Researchers Discover New Solution to Filter Salt and Metal Ions from Water

Saturday, February 10, 2018 - 14:29

Researchers from Monash University, CSIRO and the University of Texas at Austin may offer a breakthrough new solution to access to clean and safe drinking water.

Dr Huacheng Zhang, Professor Huanting Wang and Associate Professor Zhe Liu and their team in the Faculty of Engineering at Monash University in Melbourne, Australia, in collaboration with Dr Anita Hill of CSIRO and Professor Benny Freeman of the McKetta Department of Chemical Engineering at The University of Texas at Austin, have recently discovered that metal-organic frameworks (MOFs) membranes can mimic the filtering function, or 'ion selectivity', of organic cell membranes, phys.org reports.

With further development, these membranes have significant potential to perform the dual functions of removing salts from seawater and separating metal ions in a highly efficient and cost effective manner, offering a revolutionary new technological approach for the water and mining industries.

Currently, reverse osmosis membranes are responsible for more than half of the world's desalination capacity, and the last stage of most water treatment processes, yet these membranes have room for improvement by a factor of 2 to 3 in energy consumption. They do not operate on the principles of dehydration of ions, or selective ion transport in biological channels, the subject of the 2003 Nobel Prize in Chemistry awarded to Roderick MacKinnon and Peter Agre, and therefore have significant limitations.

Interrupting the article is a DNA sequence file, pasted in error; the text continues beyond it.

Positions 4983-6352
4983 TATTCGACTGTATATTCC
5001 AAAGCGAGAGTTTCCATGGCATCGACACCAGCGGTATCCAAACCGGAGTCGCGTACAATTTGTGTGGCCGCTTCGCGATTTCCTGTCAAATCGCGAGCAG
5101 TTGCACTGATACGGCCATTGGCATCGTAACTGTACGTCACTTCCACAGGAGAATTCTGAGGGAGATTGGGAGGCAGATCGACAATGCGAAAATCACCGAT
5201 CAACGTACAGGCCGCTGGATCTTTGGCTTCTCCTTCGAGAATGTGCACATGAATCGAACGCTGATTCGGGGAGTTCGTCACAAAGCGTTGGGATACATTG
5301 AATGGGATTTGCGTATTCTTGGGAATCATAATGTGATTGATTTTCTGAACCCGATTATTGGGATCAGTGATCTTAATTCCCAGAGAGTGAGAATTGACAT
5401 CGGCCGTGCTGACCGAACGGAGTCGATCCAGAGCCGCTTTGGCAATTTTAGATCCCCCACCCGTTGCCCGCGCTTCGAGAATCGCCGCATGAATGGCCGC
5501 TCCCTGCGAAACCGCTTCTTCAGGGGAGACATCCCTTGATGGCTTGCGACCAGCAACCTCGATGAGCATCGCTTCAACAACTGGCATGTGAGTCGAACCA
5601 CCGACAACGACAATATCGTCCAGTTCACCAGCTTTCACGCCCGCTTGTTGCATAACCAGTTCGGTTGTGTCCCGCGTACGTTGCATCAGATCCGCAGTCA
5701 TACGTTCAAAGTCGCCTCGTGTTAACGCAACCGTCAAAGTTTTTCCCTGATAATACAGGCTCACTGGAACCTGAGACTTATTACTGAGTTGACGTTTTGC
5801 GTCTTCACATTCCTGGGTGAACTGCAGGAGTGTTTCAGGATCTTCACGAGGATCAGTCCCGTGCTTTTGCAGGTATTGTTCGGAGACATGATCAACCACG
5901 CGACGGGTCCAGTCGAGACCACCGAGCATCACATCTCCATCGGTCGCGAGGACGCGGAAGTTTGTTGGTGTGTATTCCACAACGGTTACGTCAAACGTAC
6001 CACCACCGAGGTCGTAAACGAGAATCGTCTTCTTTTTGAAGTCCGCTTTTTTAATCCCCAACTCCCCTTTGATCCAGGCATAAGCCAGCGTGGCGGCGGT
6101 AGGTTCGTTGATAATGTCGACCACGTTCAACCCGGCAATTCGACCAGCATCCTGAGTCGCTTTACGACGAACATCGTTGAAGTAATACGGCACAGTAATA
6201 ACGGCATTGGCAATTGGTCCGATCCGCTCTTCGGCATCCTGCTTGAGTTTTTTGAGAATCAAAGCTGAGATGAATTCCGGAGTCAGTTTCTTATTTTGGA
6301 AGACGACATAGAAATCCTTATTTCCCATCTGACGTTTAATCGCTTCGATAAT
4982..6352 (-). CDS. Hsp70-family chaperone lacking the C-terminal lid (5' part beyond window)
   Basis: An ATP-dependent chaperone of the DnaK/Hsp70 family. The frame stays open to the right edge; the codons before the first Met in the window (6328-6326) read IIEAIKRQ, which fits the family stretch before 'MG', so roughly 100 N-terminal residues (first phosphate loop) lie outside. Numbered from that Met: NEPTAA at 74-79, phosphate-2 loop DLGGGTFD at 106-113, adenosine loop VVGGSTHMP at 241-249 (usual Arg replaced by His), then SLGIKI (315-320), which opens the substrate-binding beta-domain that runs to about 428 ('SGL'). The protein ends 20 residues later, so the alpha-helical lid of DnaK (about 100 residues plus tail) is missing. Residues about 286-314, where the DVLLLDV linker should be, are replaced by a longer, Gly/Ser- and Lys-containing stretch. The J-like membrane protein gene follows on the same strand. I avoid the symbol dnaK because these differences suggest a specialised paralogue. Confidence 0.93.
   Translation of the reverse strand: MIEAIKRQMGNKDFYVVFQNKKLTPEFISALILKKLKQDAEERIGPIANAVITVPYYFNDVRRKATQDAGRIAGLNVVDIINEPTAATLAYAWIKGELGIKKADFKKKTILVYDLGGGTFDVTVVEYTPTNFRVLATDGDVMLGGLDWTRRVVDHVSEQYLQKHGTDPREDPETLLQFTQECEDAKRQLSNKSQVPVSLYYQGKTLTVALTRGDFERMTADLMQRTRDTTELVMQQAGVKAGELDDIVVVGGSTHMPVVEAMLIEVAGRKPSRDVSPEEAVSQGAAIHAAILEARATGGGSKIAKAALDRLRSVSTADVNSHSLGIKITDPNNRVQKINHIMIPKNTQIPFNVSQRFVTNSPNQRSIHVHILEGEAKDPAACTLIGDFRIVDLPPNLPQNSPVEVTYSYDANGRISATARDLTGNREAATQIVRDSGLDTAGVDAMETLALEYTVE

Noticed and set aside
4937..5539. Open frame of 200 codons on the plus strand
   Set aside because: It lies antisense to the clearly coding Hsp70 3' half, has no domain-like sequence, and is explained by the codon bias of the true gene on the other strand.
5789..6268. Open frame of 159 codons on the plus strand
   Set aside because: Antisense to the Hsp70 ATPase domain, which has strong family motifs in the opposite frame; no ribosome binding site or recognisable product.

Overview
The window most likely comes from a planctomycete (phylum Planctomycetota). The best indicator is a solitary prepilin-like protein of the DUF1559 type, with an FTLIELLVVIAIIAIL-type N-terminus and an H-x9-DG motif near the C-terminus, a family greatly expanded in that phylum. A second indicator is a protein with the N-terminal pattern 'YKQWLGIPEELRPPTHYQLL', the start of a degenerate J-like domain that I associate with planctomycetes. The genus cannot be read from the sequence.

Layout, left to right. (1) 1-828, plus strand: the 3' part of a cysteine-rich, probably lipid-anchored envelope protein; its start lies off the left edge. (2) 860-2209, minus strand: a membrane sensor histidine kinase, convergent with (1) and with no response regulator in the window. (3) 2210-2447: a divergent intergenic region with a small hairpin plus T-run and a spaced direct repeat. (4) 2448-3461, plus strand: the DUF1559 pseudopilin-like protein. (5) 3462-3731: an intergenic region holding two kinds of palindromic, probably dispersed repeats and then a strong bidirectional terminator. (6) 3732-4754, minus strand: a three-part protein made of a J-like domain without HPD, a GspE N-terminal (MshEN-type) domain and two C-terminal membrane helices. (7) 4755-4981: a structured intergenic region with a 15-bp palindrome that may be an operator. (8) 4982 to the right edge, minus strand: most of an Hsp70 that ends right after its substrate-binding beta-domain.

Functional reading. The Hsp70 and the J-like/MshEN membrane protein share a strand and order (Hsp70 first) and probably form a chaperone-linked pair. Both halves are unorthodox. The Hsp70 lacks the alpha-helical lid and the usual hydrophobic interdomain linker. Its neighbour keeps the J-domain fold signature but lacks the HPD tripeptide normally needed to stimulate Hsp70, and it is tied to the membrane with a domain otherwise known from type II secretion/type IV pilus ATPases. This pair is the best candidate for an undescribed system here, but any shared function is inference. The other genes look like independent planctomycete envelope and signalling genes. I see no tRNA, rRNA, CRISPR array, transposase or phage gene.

Monash University's Professor Huanting Wang said, "We can use our findings to address the challenges of water desalination. Instead of relying on the current costly and energy intensive processes, this research opens up the potential for removing salt ions from water in a far more energy efficient and environmentally sustainable way."

"Also, this is just the start of the potential for this phenomenon. We'll continue researching how the lithium ion selectivity of these membranes can be further applied. Lithium ions are abundant in seawater, so this has implications for the mining industry who current use inefficient chemical treatments to extract lithium from rocks and brines. Global demand for lithium required for electronics and batteries is very high. These membranes offer the potential for a very effective way to extract lithium ions from seawater, a plentiful and easily accessible resource."

Building on the growing scientific understanding of MOFs, CSIRO's Dr Anita Hill said the research offers another potential real-world use for the next-generation material. "The prospect of using MOFs for sustainable water filtration is incredibly exciting from a public good perspective, while delivering a better way of extracting lithium ions to meet global demand could create new industries for Australia," Dr Hill said.

The University of Texas in Austin Professor Benny Freeman says, "Produced water from shale gas fields in Texas is rich in lithium. Advanced separation materials concepts, such as this, could potentially turn this waste stream into a resource recovery opportunity. I am very grateful to have had the opportunity to work with these distinguished colleagues from Monash and CSIRO via the Australian-American Fulbright Commission for the U.S. Fulbright Distinguished Chair in Science, Technology and Innovation sponsored by the Commonwealth Scientific and Industrial Research Organization (CSIRO)."

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